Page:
, Mr. Minassian has been a quiet, but important player in the personal computing industry over the last two decades.
A fellow at Advanced Micro Devices, Inc. (
) for 19 years, he served as director of wireless during
the golden "Athlon" era
, assuming that post in 1999. He led a team to produce AMD's first 802.11b/a chipset designs, as well as the designing a major RF fabrication process.
George Minassian, CEO of Crossbar, is no stranger to high technology.
In 2003, Mr. Minassian was shuffled by AMD from his post as wireless director to be VP of System and Software Engineering at memory maker Spansion Inc. (
). When Spansion completed its 2008 spinoff via IPO, Mr. Minassian stayed onboard, serving largely in a public relations role at the chipmaker.
In 2009, Spansion was the world's third largest chipmaker, but was plagued by the global recession, falling NAND commodity prices, and a weak Q4 2008. The company
entered into Chapter 11 bankruptcy
in March 2009. In Dec. 2010, more bad news arrived as Spansion lost a
U.S. International Trade Commission
complaint against Samsung Electronics
Comp., Ltd. (
), which Spansion was hoping to squeeze for licensing fees. But by then Mr. Minassian had already departed, off to return to his roots -- big engineering.
The fall of Spansion fueled the rise of Crossbar. [Image Source: Cap. Arch. Signs, Austin]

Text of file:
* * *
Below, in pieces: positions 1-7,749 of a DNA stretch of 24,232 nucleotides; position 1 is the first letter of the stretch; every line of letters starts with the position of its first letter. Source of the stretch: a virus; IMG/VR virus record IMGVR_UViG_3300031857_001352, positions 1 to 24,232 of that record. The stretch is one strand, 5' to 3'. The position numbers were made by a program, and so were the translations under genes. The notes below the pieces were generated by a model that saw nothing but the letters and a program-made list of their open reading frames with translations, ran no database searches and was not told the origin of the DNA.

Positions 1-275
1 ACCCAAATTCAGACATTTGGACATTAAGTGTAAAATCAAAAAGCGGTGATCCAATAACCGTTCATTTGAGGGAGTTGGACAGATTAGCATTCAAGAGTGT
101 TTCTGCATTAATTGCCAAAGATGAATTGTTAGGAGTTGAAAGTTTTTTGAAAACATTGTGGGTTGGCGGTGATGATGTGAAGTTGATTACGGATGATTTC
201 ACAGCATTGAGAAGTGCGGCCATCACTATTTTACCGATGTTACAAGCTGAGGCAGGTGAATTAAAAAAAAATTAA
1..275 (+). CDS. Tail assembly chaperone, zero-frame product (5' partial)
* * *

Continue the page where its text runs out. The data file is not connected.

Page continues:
2010 seemed an unlikely year to give birth to what would become an aggressive startup -- but it was also a good year to leave Spansion. Today Spansion has
fallen to fifth
in the memory market, even as it recovered.
But for Mr. Minassian, the decision to leave Spansion was not merely about the company's struggles. He also had grown tired of being confined to what was increasingly a public relations desk job. He was an engineer.
So later that year he launched Crossbar, based out of Santa Clara, Calif. (Crossbar was incorporated, but inactive from 2008-2009). Over the next three years Mr. Minassian privately pitched his vision of the next big thing in the storage space -- resistive RAM (ReRAM). Some investors bit.
III. Crossbar Peeks up Its Periscope With SEC Filing, Draws Short-Lived Buzz
In Nov. 2012, eyebrows were raised when the unknown company quietly announced in a mandatory
U.S. Securities and Exchange Commission
that it had raised $20.5M USD in seed funding from Kleiner Perkins Caufield & Byers, Artiman Ventures, and Northern Light Venture Capital.